Our present legal system unwittingly pits the offender and the victim against each other promoting leading professionals as mediators between the two. Dialogue between these parties, during and sometimes even after the trial of the case, is neither encouraged nor advised. What this does is to alienate the two parties leaving several issues between them unresolved.
It is heartrending to think that even in the midst of a crime committed in reality the offender is still a part of the crucial balance of interlocking relationships.
The committing of the act is just a stark reminder that something has gone wrong in this web of relationships and this rupture is in need of immediate repair.
It is this need for healing that practitioners of this philosophy Restorative Justice now widely gaining popularity, seek to address these crucial elements of need which resides in the human psyche; eliminating the gap between offender, victim and community . It does not seek to eliminate the justice system but is complementary.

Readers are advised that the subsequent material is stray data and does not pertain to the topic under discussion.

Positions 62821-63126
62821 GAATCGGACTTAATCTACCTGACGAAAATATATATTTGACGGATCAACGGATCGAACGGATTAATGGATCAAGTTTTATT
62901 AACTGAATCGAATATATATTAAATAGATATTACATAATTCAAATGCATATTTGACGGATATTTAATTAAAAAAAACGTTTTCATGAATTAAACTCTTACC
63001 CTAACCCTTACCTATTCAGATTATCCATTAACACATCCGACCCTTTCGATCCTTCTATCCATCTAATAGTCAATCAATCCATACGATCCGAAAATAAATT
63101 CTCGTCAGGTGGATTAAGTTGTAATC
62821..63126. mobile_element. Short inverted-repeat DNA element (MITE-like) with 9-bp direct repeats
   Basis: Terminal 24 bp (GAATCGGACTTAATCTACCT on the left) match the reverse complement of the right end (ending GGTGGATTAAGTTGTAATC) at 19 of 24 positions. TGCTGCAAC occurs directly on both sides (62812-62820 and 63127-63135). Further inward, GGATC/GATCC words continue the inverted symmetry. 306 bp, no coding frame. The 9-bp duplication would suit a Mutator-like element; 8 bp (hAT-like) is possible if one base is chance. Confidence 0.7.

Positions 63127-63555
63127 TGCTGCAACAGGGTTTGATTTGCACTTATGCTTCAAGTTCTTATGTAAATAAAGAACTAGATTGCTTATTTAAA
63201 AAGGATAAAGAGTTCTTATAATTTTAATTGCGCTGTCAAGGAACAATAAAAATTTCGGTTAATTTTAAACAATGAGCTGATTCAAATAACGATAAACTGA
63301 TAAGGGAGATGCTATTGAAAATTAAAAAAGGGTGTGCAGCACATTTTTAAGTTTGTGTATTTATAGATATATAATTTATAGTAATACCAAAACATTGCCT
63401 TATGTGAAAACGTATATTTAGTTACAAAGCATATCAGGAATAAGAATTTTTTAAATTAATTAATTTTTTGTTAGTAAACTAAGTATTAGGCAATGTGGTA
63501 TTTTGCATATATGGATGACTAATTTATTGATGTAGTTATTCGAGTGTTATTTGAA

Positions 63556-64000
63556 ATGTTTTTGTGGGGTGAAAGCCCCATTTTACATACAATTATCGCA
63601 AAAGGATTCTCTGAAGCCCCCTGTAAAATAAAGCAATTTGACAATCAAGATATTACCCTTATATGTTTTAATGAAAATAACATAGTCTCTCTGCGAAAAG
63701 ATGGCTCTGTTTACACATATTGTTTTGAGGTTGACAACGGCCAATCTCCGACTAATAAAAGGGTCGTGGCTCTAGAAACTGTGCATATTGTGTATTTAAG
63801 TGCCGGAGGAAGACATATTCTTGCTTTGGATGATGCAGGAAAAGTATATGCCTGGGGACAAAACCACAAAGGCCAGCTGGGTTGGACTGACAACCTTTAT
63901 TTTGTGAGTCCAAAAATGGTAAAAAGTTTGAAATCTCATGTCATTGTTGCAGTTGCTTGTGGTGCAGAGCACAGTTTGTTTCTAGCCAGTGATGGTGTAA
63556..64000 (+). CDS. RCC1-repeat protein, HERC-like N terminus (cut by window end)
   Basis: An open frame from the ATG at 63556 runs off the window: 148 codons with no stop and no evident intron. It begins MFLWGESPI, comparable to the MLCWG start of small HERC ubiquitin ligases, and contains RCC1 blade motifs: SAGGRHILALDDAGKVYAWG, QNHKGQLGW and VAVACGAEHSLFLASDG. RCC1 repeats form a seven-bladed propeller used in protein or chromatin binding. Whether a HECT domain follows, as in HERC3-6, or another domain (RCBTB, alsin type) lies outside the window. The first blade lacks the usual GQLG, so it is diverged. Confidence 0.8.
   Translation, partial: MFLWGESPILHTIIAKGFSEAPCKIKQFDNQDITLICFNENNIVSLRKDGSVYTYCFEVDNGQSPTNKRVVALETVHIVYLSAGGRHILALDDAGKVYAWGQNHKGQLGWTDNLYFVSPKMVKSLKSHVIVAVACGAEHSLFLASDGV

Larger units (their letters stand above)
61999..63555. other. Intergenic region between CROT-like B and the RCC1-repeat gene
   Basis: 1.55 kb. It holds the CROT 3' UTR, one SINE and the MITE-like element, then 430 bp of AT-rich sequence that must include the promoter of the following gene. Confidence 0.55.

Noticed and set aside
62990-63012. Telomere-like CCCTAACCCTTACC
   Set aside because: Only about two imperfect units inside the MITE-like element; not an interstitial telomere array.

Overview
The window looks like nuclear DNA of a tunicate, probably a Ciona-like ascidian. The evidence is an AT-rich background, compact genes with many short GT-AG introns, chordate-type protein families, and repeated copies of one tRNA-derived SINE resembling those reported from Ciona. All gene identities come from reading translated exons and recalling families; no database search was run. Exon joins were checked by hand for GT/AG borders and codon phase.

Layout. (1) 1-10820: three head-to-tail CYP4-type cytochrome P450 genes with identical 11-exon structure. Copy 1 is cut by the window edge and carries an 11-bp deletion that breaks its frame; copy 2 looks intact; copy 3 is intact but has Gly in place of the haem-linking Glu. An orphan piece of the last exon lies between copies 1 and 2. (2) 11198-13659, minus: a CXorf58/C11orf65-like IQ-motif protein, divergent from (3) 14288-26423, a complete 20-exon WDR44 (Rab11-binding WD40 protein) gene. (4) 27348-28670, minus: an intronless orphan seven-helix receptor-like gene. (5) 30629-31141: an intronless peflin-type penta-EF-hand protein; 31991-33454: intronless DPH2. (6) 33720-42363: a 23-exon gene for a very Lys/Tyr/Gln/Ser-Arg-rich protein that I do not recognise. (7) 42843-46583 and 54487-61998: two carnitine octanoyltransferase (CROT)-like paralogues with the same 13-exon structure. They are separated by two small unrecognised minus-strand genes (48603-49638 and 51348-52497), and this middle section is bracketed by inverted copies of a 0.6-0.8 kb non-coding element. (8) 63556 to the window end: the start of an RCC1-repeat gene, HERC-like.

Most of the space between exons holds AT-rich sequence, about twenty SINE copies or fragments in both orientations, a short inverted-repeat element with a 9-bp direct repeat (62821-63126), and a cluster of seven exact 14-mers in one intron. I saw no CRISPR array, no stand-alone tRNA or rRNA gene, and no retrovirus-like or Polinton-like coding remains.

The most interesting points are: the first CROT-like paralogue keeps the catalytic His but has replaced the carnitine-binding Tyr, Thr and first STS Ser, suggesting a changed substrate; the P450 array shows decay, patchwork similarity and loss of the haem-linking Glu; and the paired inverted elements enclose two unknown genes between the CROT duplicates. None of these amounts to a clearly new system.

Restorative Justice or Relational Justice “sees conflict and crime events not only as breaches of rules or norms but also and more importantly harm caused to relationships between people and within communities. It therefore, intentionally, seeks to support healing of the harms caused first in the lives of victims and the community while holding offenders accountable for contributing where possible to mitigating the impacts of their actions.”
The goal of Restorative Justice is to provide healing for all parties involved. It takes into consideration the needs of three major stakeholders otherwise ignored by a typical judicial system and these are as follows: The Victim, the Offender and the Community at large.